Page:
Four books that mysteriously haven’t been made into movies yet
Many cinematic treasures started life as books. Directors wanting to relate the amazing things they imagined when reading a book to the big screen is not a new idea, but one that constantly creates new and fascinating art. Here are four books that somehow have escaped the big screen treatment, but really should be made into movies:
Famous Magician Carter becomes the subject of a criminal investigation after performing an elaborate trick involving the president of the United States. Only hours later the President drops dead. What follows is a brilliantly researched piece of historical fiction that deals with one man’s search for true meaning in his life, the advent of a new technology and cut-throat artists willing to do anything it takes to get ahead. Gold’s novel moves at a lightning pace and would be perfect for the big screen. Robert Downey Jr would be a great Carter, an aloof genius, incredibly skilled but still on the hunt for something else in life. While the mystery dynamic of the novel would be well suited to films ability to easily portray flashbacks. There is no doubt Carter Beats the Devil would be a huge hit if it ever appeared in cinemas.
Dreiser’s novel, which has become a modern classic, would be a perfect fit for cinema. It’s the story of a young woman who leaves her small town in search of a better life in Chicago at the turn of the 20th century. Carrie Meeber was a unique heroine for the time as she frequently violated the contemporary moral code. Beyond this, Sister Carrie is the thoughtful story of a young woman trying to thrive in a new world. It’s fascinating to watch her grow from timid young woman to someone quite willing and able to manipulate others for her own personal gain. Jennifer Lawrence would make an excellent casting decision, the mix of innocence in the first Hunger Games film with the confidence and bravado of her American Hustle role would suit this just fine.
The arid, dusty environment McCarthy describes in this novel, dealing with the death of the traditional cowboy dream, would be perfect for as a different kind of Western. The Crossing is the second part of the acclaimed Border Trilogy, dealing the border of Mexico and America and the hunger for adventure. Of course, being a McCarthy novel, things quickly turn sinister and The Crossing ensures that any romantic ideas of the world we have are best kept as fantasy. It’s a novel the Coen brothers would do great things with, having already worked with McCarthy’s source material. Something like the visual style they used to bring No Country for Old Men’s deserts and secluded vision of 1960s America to life would work equally well here. All that’s needed is to cut out the lengthy periods of the book when the main characters are either smoking cigarettes, drinking coffee or both.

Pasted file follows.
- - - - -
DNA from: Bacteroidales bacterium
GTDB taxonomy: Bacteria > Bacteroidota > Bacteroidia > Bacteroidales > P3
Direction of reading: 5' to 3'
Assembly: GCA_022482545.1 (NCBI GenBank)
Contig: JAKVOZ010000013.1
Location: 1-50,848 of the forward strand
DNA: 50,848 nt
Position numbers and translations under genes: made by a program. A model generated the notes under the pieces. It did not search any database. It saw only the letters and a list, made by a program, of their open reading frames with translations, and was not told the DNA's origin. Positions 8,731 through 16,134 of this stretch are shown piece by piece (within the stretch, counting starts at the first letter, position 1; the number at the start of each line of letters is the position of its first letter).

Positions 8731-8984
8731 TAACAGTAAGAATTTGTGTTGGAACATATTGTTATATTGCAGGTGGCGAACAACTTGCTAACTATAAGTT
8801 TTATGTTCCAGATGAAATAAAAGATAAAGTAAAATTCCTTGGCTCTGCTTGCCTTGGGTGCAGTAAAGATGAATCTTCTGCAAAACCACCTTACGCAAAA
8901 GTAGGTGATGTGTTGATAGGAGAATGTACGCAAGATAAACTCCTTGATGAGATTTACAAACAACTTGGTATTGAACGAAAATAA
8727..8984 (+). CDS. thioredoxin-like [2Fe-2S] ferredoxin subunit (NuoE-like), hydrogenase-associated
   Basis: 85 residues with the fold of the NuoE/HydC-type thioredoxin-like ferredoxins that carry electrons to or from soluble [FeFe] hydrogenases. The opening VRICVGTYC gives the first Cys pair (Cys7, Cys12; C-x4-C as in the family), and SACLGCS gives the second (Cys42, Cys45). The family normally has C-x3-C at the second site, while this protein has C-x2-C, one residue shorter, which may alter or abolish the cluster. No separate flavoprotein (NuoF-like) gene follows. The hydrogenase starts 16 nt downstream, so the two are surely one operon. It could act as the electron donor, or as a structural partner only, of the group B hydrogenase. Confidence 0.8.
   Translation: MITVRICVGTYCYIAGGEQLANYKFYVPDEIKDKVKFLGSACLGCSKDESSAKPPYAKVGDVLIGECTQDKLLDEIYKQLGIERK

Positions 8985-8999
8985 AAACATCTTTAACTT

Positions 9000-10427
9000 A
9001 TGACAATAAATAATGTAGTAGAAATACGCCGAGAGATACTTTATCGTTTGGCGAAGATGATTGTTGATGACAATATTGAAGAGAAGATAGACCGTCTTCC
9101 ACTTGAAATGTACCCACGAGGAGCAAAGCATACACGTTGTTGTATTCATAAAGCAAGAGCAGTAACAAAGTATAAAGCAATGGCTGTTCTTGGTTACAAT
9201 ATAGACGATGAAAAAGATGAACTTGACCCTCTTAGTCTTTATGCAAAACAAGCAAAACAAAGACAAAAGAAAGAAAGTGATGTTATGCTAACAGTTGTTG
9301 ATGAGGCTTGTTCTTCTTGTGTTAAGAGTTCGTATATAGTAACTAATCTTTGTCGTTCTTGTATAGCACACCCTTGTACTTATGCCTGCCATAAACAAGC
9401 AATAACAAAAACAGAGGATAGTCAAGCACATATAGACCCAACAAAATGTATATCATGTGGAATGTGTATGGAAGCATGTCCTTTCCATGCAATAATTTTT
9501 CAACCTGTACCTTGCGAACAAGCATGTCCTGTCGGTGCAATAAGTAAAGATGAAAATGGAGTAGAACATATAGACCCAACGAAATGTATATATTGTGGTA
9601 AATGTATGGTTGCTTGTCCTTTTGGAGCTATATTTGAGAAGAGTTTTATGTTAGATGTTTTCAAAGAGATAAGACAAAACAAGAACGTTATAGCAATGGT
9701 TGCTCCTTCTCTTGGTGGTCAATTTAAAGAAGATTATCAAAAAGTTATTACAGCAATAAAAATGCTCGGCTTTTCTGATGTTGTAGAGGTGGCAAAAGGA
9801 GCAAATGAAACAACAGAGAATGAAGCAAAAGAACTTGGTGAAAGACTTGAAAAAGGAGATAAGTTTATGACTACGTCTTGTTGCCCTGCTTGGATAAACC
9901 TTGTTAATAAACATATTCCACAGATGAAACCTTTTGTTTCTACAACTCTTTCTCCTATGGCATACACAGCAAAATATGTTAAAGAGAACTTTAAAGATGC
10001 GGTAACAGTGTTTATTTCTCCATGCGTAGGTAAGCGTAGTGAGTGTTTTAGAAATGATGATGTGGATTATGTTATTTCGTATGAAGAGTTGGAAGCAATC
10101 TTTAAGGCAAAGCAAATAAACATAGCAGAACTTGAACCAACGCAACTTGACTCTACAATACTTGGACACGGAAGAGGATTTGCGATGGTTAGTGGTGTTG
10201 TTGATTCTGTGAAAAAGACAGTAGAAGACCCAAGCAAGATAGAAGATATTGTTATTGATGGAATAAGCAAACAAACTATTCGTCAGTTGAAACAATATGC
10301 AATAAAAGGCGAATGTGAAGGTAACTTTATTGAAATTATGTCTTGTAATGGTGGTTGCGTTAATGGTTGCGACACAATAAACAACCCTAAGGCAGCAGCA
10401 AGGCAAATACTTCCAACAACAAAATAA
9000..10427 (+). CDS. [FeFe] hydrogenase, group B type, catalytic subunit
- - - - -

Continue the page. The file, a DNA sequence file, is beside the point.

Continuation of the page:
Adolfo Bioy Casares – The Invention of Morel
Casares’ sci-fi classic is the story of a fugitive ending up on a desert island. Things get strange when tourists appear, and complicated when he falls in love with one of them. Both his desire to remain hidden and a strange unknown force prevent him and the object of his desire from falling in love. The Invention of Morel has a great twist in the ending and would fit the aesthetic of something like Shutter Island. It could be done on a really small scale too, only needing one very strong lead character. One can see Joaquin Phoenix as the protagonist, whose character from Her features the right amount of innocence and curiosity for this role.